Violent metaphors and gender

Subject: Violent metaphors and gender
From: Andreas Ramos <andreas -at- NETCOM -dot- COM>
Date: Wed, 20 Apr 1994 10:15:15 -0700

Again, while gophering around, I found this text. As Steve said, we
shouldn't make too much of this. Nevertheless, others have noticed this

Andreas Ramos, M.A. Heidelberg Sacramento, California

Subject: Gender Differences in Computer Terminology

This is from a thread in the discussion group Rhetoric, Language, and
Professional Writing.

Then B Rickley wrote:

There's also a difference in linguistic referral to technology by those in
power and those not--I did a survey while at AT&T concerning how
computer jargon was assimilated by different people, and, while there
was a semblance of a gender difference (men used jargon in a
metaphorical sense--"My hard disk has crashed" to refer to a state of
tiredness, but women tended to use more complex metaphors--"He's so
DOS" to refer to a simple-minded person who can, like a DOS system, only
do one thing at a time), the REAL differences showed up in the power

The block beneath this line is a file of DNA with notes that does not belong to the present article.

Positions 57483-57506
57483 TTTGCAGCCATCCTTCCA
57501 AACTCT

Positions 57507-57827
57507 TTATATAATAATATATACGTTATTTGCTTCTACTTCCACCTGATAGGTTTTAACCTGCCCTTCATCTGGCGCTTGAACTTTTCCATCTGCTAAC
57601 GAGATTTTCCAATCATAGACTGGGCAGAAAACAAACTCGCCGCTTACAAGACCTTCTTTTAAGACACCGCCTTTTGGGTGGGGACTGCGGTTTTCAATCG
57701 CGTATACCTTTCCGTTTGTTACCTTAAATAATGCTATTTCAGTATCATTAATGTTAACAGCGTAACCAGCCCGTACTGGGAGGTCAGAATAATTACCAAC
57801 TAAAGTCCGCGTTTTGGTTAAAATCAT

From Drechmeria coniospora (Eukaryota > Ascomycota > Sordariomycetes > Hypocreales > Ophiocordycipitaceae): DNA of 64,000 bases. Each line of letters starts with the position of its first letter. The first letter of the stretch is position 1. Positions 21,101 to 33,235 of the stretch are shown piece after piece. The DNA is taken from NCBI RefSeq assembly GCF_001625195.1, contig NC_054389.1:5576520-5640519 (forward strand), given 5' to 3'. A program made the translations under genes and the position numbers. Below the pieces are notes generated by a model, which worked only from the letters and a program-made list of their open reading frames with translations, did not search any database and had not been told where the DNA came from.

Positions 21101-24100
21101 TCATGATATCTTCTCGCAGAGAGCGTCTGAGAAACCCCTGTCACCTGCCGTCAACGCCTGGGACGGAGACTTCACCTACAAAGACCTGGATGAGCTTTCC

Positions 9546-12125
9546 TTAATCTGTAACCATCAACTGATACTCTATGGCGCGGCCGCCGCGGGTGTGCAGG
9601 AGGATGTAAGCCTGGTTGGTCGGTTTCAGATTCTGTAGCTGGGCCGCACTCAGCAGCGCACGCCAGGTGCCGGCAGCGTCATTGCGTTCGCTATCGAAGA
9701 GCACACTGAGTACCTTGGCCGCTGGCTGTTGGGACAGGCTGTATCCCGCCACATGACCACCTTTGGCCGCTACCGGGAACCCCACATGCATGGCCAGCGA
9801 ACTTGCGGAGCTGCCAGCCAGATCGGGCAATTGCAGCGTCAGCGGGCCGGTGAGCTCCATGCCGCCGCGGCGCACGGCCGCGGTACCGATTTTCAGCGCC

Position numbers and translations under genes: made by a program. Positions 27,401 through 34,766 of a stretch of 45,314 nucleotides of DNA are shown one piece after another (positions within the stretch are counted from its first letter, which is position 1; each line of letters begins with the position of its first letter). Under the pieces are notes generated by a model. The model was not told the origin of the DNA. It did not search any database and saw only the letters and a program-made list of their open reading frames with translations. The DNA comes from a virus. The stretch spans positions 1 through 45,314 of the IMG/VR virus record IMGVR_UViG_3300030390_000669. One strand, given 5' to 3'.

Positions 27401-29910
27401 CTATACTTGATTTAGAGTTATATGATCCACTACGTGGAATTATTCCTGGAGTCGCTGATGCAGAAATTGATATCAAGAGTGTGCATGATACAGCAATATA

hierarchy. The secretaries and tech writers, who were the lowest paid
and who did the most mundane jobs, tended to refer to keyboarding in
terms of typewriting--e.g., *=asterisk, !=exclamation point, :=colon, etc.
The programmers and SMEs (subject matter experts) used a much more
volatile, aggressive language: *=splat, !=ball bat or bang, :=snake bite, etc.
I spent a lot of time listening, and there was a real hierarchy of
knowledge that seemed to be cultivated and maintained--so as we explore
issues of usability in the realm of technology, we ought to look at our
*own* "usability," too.

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